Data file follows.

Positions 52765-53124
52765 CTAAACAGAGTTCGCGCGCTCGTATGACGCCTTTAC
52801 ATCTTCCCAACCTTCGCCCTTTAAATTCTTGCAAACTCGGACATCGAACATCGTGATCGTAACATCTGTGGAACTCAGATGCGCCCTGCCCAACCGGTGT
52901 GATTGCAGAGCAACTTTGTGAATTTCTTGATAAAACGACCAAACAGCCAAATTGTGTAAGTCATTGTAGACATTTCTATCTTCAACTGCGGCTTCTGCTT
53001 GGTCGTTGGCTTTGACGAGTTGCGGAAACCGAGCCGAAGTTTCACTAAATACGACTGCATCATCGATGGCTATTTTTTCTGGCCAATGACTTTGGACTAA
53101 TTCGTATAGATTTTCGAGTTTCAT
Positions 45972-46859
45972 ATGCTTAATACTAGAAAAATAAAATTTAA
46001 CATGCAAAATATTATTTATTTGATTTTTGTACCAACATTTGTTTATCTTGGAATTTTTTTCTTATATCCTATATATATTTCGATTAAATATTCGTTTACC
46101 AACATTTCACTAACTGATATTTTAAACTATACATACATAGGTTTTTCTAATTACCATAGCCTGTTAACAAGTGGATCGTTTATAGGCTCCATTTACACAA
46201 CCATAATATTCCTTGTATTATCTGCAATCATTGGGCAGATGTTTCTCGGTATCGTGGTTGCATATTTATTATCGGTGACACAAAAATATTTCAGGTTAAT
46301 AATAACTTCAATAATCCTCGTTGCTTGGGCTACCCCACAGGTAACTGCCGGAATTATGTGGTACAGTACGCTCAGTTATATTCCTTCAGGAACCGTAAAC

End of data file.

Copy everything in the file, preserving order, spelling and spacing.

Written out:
Positions 52765-53124
52765 CTAAACAGAGTTCGCGCGCTCGTATGACGCCTTTAC
52801 ATCTTCCCAACCTTCGCCCTTTAAATTCTTGCAAACTCGGACATCGAACATCGTGATCGTAACATCTGTGGAACTCAGATGCGCCCTGCCCAACCGGTGT
52901 GATTGCAGAGCAACTTTGTGAATTTCTTGATAAAACGACCAAACAGCCAAATTGTGTAAGTCATTGTAGACATTTCTATCTTCAACTGCGGCTTCTGCTT
53001 GGTCGTTGGCTTTGACGAGTTGCGGAAACCGAGCCGAAGTTTCACTAAATACGACTGCATCATCGATGGCTATTTTTTCTGGCCAATGACTTTGGACTAA
53101 TTCGTATAGATTTTCGAGTTTCAT
Positions 45972-46859
45972 ATGCTTAATACTAGAAAAATAAAATTTAA
46001 CATGCAAAATATTATTTATTTGATTTTTGTACCAACATTTGTTTATCTTGGAATTTTTTTCTTATATCCTATATATATTTCGATTAAATATTCGTTTACC
46101 AACATTTCACTAACTGATATTTTAAACTATACATACATAGGTTTTTCTAATTACCATAGCCTGTTAACAAGTGGATCGTTTATAGGCTCCATTTACACAA
46201 CCATAATATTCCTTGTATTATCTGCAATCATTGGGCAGATGTTTCTCGGTATCGTGGTTGCATATTTATTATCGGTGACACAAAAATATTTCAGGTTAAT
46301 AATAACTTCAATAATCCTCGTTGCTTGGGCTACCCCACAGGTAACTGCCGGAATTATGTGGTACAGTACGCTCAGTTATATTCCTTCAGGAACCGTAAAC